|November 16, 2018
Contact: Whitney Ray
Phone: (850) 245-0150
|en Español||Print Version||Tweet|
TALLAHASSEE, Fla.––Attorney General Pam Bondi today announced the state is nearing its goal in the campaign to process thousands of previously unprocessed sexual assault kits. According to the latest Sexual Assault Kit Progress Report released by the Florida Department of Law Enforcement, 7,042 backlogged kits have been tested so far.
The tests produced 1,316 hits in the Combined DNA Index System. CODIS is a forensic science and computer technology tool used by law enforcement to help link crimes. State and private labs are testing the kits as part of an ongoing effort to eliminate Florida’s backlog of previously untested kits.
The state legislature approved initial funding to eliminate the backlog during Florida’s 2016 Legislative Session. During the session, Attorney General Bondi worked with law enforcement, prosecutors, survivors and state lawmakers to secure $2.3 million for testing, and additional funding to raise the wages of lab analysts to reduce turnover, purchase new forensic testing equipment and upgrade existing lab equipment.
Attorney General Bondi also supported legislation to help expedite the testing of all DNA evidence, including sexual assault kits. Now, Florida law requires all newly collected kits to be processed within 120 days of receipt. According to the latest report, FDLE has a 99.9 percent compliance rate with an average turnaround time of 85 days for newly received kits.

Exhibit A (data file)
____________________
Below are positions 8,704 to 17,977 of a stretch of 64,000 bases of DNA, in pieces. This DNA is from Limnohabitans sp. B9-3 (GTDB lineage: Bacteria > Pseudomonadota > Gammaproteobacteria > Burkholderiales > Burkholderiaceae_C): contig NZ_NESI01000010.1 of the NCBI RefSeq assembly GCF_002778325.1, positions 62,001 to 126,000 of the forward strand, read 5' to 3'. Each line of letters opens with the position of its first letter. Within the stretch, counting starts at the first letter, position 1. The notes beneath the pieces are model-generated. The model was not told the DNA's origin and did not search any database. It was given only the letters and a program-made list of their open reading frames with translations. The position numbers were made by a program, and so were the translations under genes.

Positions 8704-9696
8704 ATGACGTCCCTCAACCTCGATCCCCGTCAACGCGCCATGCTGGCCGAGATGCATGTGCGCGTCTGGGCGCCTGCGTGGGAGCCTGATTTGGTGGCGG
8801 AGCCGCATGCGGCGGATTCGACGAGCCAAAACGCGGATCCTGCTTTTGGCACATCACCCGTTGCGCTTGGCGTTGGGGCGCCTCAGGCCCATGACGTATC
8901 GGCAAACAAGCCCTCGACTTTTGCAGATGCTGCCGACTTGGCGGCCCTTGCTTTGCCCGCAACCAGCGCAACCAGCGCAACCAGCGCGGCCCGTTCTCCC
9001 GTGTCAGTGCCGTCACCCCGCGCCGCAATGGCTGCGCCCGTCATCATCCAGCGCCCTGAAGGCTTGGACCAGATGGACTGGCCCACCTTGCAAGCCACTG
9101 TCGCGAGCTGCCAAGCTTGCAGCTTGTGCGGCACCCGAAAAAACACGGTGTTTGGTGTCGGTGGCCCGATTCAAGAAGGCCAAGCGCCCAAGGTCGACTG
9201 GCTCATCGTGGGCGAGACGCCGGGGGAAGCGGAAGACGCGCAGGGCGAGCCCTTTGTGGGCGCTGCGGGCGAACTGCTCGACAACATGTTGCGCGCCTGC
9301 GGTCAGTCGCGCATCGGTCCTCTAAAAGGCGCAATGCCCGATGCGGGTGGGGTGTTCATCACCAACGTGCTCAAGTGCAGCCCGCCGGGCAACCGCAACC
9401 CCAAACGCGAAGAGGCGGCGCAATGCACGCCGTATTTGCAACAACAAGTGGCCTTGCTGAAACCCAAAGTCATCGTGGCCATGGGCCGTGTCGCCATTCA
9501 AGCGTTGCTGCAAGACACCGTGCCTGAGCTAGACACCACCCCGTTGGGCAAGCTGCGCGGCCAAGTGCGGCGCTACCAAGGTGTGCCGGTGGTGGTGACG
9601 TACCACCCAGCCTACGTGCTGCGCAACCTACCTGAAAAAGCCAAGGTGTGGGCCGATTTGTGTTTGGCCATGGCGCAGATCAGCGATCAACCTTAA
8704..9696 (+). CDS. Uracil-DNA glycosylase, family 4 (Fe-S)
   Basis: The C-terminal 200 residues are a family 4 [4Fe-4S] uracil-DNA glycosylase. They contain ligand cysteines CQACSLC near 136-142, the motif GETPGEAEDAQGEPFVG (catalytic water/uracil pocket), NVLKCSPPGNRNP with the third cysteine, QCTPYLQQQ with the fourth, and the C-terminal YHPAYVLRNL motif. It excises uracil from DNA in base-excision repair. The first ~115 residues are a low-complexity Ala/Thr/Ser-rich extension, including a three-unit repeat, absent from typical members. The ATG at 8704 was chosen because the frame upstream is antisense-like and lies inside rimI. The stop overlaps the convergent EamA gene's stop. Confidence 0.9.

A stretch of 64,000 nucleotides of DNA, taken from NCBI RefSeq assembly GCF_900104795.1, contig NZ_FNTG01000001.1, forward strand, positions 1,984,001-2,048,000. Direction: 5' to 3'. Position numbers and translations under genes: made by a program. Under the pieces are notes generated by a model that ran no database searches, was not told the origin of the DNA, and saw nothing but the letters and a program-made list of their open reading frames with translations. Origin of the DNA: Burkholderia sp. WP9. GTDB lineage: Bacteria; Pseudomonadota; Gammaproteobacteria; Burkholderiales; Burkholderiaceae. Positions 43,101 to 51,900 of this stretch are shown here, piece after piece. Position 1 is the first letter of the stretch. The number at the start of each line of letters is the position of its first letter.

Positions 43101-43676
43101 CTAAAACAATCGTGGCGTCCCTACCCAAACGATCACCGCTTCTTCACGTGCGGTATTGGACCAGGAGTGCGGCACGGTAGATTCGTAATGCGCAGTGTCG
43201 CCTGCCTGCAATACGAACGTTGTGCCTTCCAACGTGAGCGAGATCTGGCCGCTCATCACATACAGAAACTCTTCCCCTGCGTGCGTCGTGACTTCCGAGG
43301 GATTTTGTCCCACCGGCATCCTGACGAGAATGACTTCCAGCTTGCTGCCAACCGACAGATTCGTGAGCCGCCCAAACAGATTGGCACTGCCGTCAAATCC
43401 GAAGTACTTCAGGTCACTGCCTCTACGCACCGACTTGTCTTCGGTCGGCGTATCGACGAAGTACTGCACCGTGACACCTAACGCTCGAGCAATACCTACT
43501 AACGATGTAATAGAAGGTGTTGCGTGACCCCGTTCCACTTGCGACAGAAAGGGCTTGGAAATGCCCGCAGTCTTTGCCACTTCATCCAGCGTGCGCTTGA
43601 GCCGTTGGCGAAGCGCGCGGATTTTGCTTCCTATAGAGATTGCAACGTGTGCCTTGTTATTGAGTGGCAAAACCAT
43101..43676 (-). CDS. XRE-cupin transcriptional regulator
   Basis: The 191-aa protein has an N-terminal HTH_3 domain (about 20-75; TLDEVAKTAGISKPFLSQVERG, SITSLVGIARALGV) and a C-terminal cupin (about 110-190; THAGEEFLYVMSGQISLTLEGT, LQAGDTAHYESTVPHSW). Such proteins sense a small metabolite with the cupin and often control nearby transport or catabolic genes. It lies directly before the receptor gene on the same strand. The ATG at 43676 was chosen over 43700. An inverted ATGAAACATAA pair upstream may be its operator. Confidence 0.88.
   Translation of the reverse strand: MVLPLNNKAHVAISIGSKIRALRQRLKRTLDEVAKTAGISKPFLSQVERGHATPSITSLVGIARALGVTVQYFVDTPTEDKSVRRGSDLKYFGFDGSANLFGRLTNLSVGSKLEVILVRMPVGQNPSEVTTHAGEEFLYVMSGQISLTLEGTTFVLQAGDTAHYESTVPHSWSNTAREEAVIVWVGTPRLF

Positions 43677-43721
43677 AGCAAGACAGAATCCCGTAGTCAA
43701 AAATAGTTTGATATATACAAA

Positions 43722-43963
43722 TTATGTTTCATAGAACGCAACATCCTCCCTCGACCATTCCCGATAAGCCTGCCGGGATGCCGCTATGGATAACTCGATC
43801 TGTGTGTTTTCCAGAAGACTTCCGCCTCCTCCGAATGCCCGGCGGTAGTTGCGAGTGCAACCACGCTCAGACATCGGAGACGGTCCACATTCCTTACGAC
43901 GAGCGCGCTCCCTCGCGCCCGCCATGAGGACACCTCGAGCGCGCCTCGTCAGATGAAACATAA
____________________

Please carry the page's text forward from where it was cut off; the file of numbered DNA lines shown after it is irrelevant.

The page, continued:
To view the latest report click here.
CODIS is the Combined DNA Index System. CODIS blends forensic science and computer technology into a tool for linking crimes. It enables federal, state, and local forensic laboratories to exchange and compare DNA profiles electronically, thereby linking crimes to each other and to known offenders. A CODIS hit occurs when DNA evidence is matched to a sample in the DNA system. Not all CODIS hits are actionable. An “actionable hit” is a match that provides new information to the investigation. For example, a hit to an offender who was already convicted in the associated case is not an “actionable hit.”